by Melinda Gallo

Qualche rivista italiana

I visited my local chiosco (kiosk) the other day. The man, who is in his late 50's, sits with reading glasses on behind the plastic window with magazines neatly organized all around it. Every time I come by, he's flipping through the paper or a magazine.

The last time I came by I asked for the magazine Per Me. It's a woman's psychology monthly magazine that my friend Debora told me about last year. I was complaining to her that I couldn't find a magazine that I liked. Raffaele Morelli, who is the editor, is more like an Italian Dr. Phil. Not so much in his mannerisms as in his sensible and thoughtful advice.

Ever since I got here, I haven't missed an issue. I've been wanting to subscribe to it, but I enjoy going to the chiosco. Each time I ask the man at the chiosco, "Ce l'ha la rivista Per Me?" (Do you have the Per Me magazine) The man giggles and says, "Per te?" (For you). He loves his play on words and he seems so nice that I laugh each time with him.

I buy a few other magazines as well. My other favorite is Vanity Fair. The Italian version comes out every week and I sometimes fall behind because I'm so busy with work and all the other books I'm reading. I love being able to keep up with what's going on in Italy (some of the famous people here are still unknown to me since I don't watch much TV any more), in the States, and in other parts of the world. The articles are always very interesting and it's more of a well-rounded weekly magazine that I truly enjoy.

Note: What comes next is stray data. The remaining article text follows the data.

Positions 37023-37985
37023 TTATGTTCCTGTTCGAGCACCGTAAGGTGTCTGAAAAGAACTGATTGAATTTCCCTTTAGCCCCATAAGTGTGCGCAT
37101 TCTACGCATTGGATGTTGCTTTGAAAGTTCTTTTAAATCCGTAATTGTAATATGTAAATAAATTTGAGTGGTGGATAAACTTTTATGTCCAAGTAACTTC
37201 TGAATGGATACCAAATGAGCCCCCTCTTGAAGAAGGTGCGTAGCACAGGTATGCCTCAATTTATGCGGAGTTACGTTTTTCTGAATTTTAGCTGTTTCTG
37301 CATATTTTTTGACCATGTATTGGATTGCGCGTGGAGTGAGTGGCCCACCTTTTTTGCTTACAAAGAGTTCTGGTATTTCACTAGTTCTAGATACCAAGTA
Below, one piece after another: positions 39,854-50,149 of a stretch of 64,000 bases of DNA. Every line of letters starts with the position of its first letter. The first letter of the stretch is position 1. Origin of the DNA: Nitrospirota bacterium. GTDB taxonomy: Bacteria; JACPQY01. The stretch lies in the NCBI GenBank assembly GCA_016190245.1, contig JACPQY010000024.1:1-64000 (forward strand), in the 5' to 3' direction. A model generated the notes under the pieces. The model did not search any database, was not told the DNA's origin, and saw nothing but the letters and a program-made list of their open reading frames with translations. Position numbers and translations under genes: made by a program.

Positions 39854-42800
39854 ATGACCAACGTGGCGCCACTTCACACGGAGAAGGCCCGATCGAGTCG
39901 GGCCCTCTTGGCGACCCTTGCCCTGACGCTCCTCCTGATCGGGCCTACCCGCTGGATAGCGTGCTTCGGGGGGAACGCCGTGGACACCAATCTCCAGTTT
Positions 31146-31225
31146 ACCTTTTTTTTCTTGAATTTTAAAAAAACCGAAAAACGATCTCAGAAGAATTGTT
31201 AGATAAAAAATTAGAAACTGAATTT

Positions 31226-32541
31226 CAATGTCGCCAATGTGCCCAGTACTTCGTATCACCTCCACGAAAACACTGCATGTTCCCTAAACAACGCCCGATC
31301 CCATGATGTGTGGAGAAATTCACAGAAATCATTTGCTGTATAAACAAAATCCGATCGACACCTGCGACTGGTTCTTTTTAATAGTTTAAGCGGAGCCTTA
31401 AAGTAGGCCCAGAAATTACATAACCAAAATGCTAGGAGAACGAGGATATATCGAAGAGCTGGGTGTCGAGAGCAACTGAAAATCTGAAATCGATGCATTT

In "Vanity Fair," they translate all the interviews from its American counterpart, which is kind of nice. I also get to read all about new books and movies, so I don't feel too out of touch with what's going on back in the US.

What I truly love about the Italian magazines is the lack of subscription postcards and perfume samples. The only one I found in my latest issue of "Vanity Fair" was neatly affixed to an advertisement, so I didn't smell it as I flipped through the magazine.

Every now and again I try another Italian magazine, but I'm not as happy as I am with "Per Me" and "Vanity Fair." So, for now, I have enough to read. When I get more time, I'll ask the man at the chiosco what other magazines he suggests. At least he can tell me what's popular.

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